As I’ve written in past blog posts, the three most important financial numbers you need to understand is your Debt-to-Income ratio, Down payment, and Credit Score. These personal financial numbers determine a big part of your home buying power. I want to spend a little time on the last personal number, your Credit Score. Before we get started, I wanted to share a simple pie chart that shows what makes up your credit score.
Here’s something you probably already know: You get a free annual credit report from each of the three major credit reporting agencies. You probably also know it’s important to regularly look at your credit reports to check them for accuracy. That’s the easy part — when it comes to fixing problems on your credit reports, things can get a little confusing. If you find something on your credit report you believe to be incorrect — like a late payment mark when you know you paid your creditor on time — you can dispute the error with the credit bureau. Keep in mind that you’ll need to dispute each error individually and with each credit reporting agency. Sometimes the process can be time-consuming and tedious, but there are a few things that can help you succeed in correcting inaccurate or unfair information:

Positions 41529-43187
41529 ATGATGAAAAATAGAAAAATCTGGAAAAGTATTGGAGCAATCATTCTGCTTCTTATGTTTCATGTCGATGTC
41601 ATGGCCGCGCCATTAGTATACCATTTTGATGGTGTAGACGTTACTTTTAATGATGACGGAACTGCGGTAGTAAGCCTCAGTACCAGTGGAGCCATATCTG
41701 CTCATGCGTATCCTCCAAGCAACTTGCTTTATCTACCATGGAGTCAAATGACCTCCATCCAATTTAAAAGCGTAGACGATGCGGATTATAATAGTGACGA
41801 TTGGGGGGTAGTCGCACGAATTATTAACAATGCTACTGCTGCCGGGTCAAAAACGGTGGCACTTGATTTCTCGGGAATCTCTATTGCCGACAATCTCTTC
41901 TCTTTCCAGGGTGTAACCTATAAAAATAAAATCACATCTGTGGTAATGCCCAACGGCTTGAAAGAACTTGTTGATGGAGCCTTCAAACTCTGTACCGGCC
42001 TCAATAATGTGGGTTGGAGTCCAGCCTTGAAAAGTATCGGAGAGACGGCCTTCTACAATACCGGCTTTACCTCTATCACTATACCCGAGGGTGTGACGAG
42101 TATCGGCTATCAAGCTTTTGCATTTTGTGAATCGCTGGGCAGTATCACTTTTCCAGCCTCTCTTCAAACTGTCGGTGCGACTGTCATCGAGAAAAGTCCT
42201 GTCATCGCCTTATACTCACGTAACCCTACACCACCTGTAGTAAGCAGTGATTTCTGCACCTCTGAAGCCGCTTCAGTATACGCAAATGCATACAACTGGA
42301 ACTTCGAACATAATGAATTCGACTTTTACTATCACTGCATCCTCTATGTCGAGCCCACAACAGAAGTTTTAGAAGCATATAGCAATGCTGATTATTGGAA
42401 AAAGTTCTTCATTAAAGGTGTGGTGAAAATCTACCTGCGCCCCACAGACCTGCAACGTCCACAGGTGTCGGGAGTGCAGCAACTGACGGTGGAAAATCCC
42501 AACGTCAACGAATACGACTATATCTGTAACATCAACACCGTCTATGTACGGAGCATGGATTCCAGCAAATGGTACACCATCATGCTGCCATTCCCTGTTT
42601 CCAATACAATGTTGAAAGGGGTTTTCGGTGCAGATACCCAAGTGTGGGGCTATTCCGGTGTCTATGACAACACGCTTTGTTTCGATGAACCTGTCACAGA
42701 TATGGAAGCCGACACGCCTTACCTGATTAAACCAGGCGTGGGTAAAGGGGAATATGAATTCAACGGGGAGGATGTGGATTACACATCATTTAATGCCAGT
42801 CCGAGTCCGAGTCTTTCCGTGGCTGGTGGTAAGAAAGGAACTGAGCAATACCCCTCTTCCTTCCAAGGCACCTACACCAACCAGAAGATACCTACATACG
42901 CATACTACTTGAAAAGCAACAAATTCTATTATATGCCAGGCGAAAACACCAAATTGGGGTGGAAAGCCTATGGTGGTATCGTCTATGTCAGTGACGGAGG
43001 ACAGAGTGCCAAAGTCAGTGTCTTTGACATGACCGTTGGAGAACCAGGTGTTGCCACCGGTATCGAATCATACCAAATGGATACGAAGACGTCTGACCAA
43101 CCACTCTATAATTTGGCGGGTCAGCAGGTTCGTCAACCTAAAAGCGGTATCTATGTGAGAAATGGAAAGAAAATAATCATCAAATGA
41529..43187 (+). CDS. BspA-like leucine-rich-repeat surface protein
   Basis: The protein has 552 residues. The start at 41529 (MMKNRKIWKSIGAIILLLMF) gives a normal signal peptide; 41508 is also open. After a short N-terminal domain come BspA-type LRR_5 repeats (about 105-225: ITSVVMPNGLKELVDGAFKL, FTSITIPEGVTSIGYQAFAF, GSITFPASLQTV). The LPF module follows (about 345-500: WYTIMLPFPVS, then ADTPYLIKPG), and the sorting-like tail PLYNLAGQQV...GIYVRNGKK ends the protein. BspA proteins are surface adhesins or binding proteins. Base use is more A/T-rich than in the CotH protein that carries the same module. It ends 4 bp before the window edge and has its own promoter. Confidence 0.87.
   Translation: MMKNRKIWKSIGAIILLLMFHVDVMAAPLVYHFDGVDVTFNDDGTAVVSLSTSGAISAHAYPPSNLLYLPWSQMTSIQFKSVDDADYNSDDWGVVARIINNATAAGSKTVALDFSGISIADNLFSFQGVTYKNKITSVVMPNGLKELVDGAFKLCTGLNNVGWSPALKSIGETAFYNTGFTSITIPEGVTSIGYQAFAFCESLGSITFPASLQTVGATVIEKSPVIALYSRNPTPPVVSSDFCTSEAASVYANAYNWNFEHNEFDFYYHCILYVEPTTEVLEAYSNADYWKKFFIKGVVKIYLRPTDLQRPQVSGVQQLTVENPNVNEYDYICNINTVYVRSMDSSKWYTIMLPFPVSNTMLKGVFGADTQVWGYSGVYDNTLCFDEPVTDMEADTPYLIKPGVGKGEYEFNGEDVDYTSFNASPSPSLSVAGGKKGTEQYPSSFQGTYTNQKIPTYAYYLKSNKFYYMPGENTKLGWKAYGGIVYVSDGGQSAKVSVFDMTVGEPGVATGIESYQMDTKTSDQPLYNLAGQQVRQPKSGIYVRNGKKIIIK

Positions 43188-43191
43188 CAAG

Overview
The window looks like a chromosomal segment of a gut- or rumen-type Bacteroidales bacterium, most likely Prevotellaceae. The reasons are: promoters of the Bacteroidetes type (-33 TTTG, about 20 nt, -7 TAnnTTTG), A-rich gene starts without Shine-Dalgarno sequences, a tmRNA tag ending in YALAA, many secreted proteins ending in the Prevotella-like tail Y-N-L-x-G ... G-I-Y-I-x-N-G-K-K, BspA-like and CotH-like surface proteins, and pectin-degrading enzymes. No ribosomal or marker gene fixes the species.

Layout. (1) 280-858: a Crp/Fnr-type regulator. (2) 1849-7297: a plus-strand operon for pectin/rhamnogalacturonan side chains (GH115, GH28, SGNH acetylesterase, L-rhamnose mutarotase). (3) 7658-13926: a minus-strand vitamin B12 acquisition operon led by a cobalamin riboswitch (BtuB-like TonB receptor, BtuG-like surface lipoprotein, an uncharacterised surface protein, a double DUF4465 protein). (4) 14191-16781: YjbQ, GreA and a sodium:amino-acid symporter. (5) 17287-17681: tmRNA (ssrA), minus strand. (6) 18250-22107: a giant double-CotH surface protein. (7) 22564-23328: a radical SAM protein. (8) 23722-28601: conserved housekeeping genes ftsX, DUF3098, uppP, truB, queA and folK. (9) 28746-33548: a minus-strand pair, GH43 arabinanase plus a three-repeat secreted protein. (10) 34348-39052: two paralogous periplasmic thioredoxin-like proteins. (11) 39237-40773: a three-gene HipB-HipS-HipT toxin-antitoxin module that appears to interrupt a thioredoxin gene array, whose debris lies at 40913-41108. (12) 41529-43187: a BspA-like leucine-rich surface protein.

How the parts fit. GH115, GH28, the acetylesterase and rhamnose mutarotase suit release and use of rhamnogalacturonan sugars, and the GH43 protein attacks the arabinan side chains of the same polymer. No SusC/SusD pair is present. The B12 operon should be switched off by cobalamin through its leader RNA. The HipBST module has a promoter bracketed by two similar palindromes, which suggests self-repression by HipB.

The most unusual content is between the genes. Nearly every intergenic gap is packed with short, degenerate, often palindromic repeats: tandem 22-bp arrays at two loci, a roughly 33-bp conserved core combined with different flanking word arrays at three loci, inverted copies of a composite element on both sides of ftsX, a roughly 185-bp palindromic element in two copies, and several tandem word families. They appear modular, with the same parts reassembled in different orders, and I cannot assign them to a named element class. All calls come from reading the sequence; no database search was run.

A Clearly Written Letter
Disputing an error on your credit report requires you to state what the error is and where it is on your credit report. Whether you’re writing a letter or filling out a dispute form online with the credit bureaus, make the explanation short and clear.
Whether you’re disputing the error online or by mail, you’re encouraged to send copies of documents supporting your dispute. If you can’t find a bill or statement that might help you clarify your dispute in your own records, you may want to reach out to your creditor and see if they can provide the account information you need. In the case of an error that resulted from identity theft, you’ll want to provide a copy of the police report you filed.
Keep in mind that not all problems you might encounter with your credit reports are best addressed through the dispute process. Consumers have the right to ask questions of and negotiate with companies that supply information to the credit reporting agencies (aka, data furnishers), and familiarizing yourself with those rights can help you ensure your credit reports are a fair and accurate representation of your credit history. You can, of course, do this yourself for free, but that can sometimes be difficult and take a lot of time, so you may want to consider hiring a professional to help you fix your credit or contact Mile27 and we can refer you to one of our financial partners.